Tony Blair wished to provide Elgin Marbles to Greece in ‘bargaining chip’ | Politics | News | EUROtoday

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Tony Blair’s Government explored the thought of lending the disputed treasures again to their nation of origin as a part of a deal to land the video games.

Mr Blair’s senior adviser Sarah Hunter advised him the marbles might be a “bargaining chip” in successful allies for the International Olympic Committee votes.

The Premier wished to nominate Lord David Owen, a former Labour Foreign Secretary, to supervise the diplomatic mission with the Athens Government.

Secret recordsdata from the Blair years reveal the mortgage plan was raised in autumn 2002 2003 after the New Labour chief met his Greek counterpart Costas Simitis.

Now declassified and obtainable for public scrutiny on the National Archives, Kew, they embrace a memo outlining the plan.

The marbles taken by Lord Elgin in 1801 have been a “unique monument”, consisting of greater than 100 classical sculpted figures overlaying half the unique 524ft doric frieze.

Ahead of the 2004 Athens Olympics, Greece deliberate a “100 billion Euro purpose-built museum” subsequent to the Acropolis, to place the “reunified pieces as close to their real context as is possible.”

It continues: “Our proposal for the return constitutes proposal for a joint innovation in cultural policy from which both Britain and Greece benefits.”

“It is proposed that the restitution of the Marbles be carried out in the form of a long-term loan from the British Museum to the New Acropolis Museum, bypassing the issue of ownership of the Marbles.”

“Greece would undertake to provide new and changing important temporary exhibitions of Greek antiquities in the British Museum, including exhibits never seen outside Greece and in some cases, not yet exhibited within Greece.”

But Culture Secretary Tessa Jowell headed off the plan, saying they need to depart dialogue about sending the Marbles again to the British Museum trustees.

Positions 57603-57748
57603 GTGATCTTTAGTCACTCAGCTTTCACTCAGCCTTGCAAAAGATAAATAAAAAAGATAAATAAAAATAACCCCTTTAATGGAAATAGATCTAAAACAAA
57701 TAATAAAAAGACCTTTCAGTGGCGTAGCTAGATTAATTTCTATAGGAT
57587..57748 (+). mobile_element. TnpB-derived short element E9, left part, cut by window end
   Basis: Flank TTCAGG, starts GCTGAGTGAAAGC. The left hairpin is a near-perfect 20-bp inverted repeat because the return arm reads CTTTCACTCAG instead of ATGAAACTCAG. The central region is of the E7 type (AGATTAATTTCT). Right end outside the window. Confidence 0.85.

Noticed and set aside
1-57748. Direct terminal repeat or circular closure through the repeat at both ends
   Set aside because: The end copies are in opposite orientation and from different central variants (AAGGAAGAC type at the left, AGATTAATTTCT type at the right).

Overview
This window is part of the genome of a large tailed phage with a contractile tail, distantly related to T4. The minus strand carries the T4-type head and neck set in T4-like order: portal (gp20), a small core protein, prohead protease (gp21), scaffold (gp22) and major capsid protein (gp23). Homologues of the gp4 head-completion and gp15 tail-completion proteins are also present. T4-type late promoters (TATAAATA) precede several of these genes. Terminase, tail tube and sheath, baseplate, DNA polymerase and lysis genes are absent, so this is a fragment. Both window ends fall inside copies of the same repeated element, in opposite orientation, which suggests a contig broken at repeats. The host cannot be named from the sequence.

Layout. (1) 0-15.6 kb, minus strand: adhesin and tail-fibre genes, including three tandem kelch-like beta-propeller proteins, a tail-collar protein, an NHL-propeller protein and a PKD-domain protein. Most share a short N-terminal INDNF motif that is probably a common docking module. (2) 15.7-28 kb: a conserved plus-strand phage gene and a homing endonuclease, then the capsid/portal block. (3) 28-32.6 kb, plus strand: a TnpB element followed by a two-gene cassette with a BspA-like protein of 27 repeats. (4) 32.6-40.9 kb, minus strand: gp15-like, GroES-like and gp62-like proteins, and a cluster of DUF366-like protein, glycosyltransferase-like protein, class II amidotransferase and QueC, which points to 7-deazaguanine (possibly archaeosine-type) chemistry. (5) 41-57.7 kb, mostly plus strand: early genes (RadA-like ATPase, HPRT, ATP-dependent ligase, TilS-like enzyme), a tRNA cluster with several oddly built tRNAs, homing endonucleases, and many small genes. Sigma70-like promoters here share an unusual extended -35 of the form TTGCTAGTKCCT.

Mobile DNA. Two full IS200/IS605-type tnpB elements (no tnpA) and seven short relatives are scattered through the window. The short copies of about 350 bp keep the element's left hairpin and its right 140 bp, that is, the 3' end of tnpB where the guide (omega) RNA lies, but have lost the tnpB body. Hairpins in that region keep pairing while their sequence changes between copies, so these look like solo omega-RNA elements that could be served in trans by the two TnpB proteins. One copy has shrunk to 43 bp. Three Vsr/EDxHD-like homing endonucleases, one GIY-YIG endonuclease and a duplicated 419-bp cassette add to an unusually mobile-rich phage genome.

Ms Hunter raised the problem once more the next 12 months, when Labour have been planning the ultimately-successful bid for the 2012 Olympics.

She tells Mr Blair: “The Greek campaign to have the Elgin Marbles back is entering a more energetic phase, driven by the 2004 Athens Olympics and the Presidency.”

“The Marbles could be a powerful bargaining chip in IOC vote building for a 2012 Olympic bid.”

“The publicity attached to this move could secure the Greek nomination and help garner a wide range of other IOC votes.”

She warns although: “We would have to guard against other nations asking for reciprocal acts.”

Ms Hunter additionally notes that the British Museum trustees have been suspicious in regards to the Greek’s motives.

“The Trustees and the Director remain firmly of the view that, once the Marbles are back on Greek soil, the Government will pay any price to retain them there, leaving the BM with a hole at the centre of their collection.”

“The BM – and the wider Museums and Galleries community – fear this will set a precedence that might result in more, equally significant losses in the future.”

The Marbles have been by no means supplied as much as the Greeks however London received the key vote for the 2012 Olympics.